Cannavale appeared last season on Cold Case as Detective Eddie Saccardo, an undercover narcotics cop -- think Serpico with a sense of humor -- who had a brief romantic fling with Lily. It was one of the only happy things in Detective Rush's life last season, so the return of Eddie could be just what the doctor ordered for Kathryn Morris's character.
CNN's Wolf Blitzer must be running on Energizer batteries. Between his duties on his weekly The Situation Room program and Sunday's two-hour Late Edition talkfest, Wolf is on the air 17 hours a week. While this makes him the leader in face time over any other television anchor it probably doesn't bode well for his social and family life. Not to mention that he's probably missing the new season of According to Jim. So, the cable news network is doing something to free his schedule up.Sometime in the new year, Wolf will step down from his Late Edition duties and will be replaced by chief political and magic map correspondent John King. The revamped Sunday schedule will begin at 9 a.m., with the first hour dedicated to politics and opinions on the new Obama administration. Later hours will touch on national and world affairs with commentary on current events. And, most likely, John will use the powers of the magic map to make some of the less likable pundits disappear.
Apparently, some at NBC were miffed that this information was leaked last week, spoiling the big surprise today, but really, there wasn't much suspense. Joel wrote about it. The selection of David Gregory is a safe, solid and somewhat staid choice.
Last week, Bob speculated about Ted Koppel joining NBC to anchor the show, and he was certainly be a credible choice. Tina Brown at The Daily Beast web site has another idea; she says that Rachel Maddow should take over Meet the Press.
My first reaction to Brown's idea was, "No, not Rachel." But that was just because I wouldn't want Rachel to give up The Rachel Maddow Show, her prime time MSNBC show. I enjoy her daily take on the world of politics. She's smart, insightful, a good interviewer, and despite her liberal leanings, surprisingly critical of the left. She could bring all the critical thinking to MTP.
Koppel has announced that he and The Discovery Channel have parted ways. He still had six months left on his contract but decided to leave. This is all just speculation at this time, of course, but since he's leaving Discovery early and the end of the year is upon us, it's interesting timing.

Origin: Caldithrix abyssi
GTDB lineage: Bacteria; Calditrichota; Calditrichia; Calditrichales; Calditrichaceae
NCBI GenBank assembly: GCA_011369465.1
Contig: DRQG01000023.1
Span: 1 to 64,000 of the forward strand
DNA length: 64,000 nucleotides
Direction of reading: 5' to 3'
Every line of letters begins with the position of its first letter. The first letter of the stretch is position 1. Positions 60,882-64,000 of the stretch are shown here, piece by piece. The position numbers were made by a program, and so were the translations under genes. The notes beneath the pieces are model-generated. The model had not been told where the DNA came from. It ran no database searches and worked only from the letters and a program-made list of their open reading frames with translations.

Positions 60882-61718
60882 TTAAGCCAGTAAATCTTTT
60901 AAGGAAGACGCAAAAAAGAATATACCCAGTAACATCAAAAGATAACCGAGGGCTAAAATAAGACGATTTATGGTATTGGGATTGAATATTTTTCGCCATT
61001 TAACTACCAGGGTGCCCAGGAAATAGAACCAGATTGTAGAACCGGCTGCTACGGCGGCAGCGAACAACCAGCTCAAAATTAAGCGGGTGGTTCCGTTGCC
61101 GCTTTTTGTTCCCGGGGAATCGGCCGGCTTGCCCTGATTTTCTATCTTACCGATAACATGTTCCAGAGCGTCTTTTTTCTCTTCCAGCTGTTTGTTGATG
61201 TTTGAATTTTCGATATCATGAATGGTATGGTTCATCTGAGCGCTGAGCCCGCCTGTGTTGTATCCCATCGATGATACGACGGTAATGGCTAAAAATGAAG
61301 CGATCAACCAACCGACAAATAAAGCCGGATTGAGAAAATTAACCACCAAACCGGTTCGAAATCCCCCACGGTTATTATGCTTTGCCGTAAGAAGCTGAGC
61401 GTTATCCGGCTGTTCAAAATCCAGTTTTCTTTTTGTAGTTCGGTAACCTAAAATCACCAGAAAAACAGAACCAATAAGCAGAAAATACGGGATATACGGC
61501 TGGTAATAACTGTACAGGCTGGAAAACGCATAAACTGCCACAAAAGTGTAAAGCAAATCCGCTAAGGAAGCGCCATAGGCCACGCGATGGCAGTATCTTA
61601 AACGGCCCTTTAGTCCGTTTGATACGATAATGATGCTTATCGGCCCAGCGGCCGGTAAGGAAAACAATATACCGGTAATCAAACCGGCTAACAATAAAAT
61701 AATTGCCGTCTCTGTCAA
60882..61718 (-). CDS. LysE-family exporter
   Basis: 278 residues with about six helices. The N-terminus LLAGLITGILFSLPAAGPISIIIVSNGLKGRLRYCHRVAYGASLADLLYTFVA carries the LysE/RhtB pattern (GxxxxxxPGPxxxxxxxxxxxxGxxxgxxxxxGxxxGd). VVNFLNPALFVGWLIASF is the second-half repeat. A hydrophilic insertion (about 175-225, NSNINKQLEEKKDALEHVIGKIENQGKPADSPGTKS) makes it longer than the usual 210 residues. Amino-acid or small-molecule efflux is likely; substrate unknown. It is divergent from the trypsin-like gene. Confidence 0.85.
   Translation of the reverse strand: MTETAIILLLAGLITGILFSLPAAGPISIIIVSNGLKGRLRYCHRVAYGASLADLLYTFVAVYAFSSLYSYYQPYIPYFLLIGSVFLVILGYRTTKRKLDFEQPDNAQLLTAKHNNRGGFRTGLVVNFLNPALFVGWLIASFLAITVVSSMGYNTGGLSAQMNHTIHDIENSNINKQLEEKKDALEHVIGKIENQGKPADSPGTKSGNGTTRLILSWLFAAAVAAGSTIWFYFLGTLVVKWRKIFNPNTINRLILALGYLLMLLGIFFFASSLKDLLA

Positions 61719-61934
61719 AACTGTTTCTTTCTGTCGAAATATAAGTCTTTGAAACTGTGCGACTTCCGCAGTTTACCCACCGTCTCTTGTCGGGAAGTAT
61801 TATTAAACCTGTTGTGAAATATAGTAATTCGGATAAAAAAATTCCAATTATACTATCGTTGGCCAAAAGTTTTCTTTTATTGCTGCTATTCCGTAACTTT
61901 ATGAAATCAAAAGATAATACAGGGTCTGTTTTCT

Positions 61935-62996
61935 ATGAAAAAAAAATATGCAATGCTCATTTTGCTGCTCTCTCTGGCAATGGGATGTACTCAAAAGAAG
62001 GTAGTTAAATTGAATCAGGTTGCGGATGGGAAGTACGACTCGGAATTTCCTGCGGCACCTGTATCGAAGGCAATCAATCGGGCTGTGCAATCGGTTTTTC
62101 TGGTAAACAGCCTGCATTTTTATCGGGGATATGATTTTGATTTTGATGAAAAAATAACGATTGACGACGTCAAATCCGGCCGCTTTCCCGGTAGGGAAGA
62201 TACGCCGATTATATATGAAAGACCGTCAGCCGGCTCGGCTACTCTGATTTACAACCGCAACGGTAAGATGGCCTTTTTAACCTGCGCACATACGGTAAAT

The enthusiasm and excitement for Obama is not unusual when you're talking about a new president. I recall this kind of buzz before Bill Clinton took office in 1993. The Clinton Inaugural even warranted a two-hour TV special that featured a glitzy array of celebrity Friends of Bill, like Barbra Streisand, Aretha Franklin, Fleetwood Mac, Warren Beatty and more.
Whew! After several days of sore feet (and sore booties from sitting on the hard floor waiting for the next panel), dwindling funds, and tons of TV-related panels, San Diego Comic-Con comes to an end. That doesn't mean that all of the television folks have packed up an left in order to catch the Silver Bullet train to Los Angeles (does a train even run between San Diego and Los Angeles?) or an aeroplane to Vancouver. There are still some panels waiting for your utmost attention.
It's Kids' Day at the convention, so there are panels on a Mr. SquarePants, Phineas and Ferb, The Backyardigans, and those wacky Muppets from Fraggle Rock. For the more adult crowd there are Q&As for It's Always Sunny in Philadelphia, Supernatural, Smallville, and another panel on cartoon voices. The final TV-related event is a rousing sing-a-long with the Buffy the Vampire Slayer episode "Once More With Feeling." After that, you can climb into your hotel bed, train berth, car seat, or nearby street corner resplendent with the fact that you had taken in everything television at the Comic-Con.
So, if you are staying just one more day, here are the television-related events for Sunday, July 27th. For a full schedule of events you can check out the official schedule on the Comic-Con website. And, for old times sake, remember that times, panelists and events can change at a moment's notice. That, and the panels are on a first-come, first-serve basis.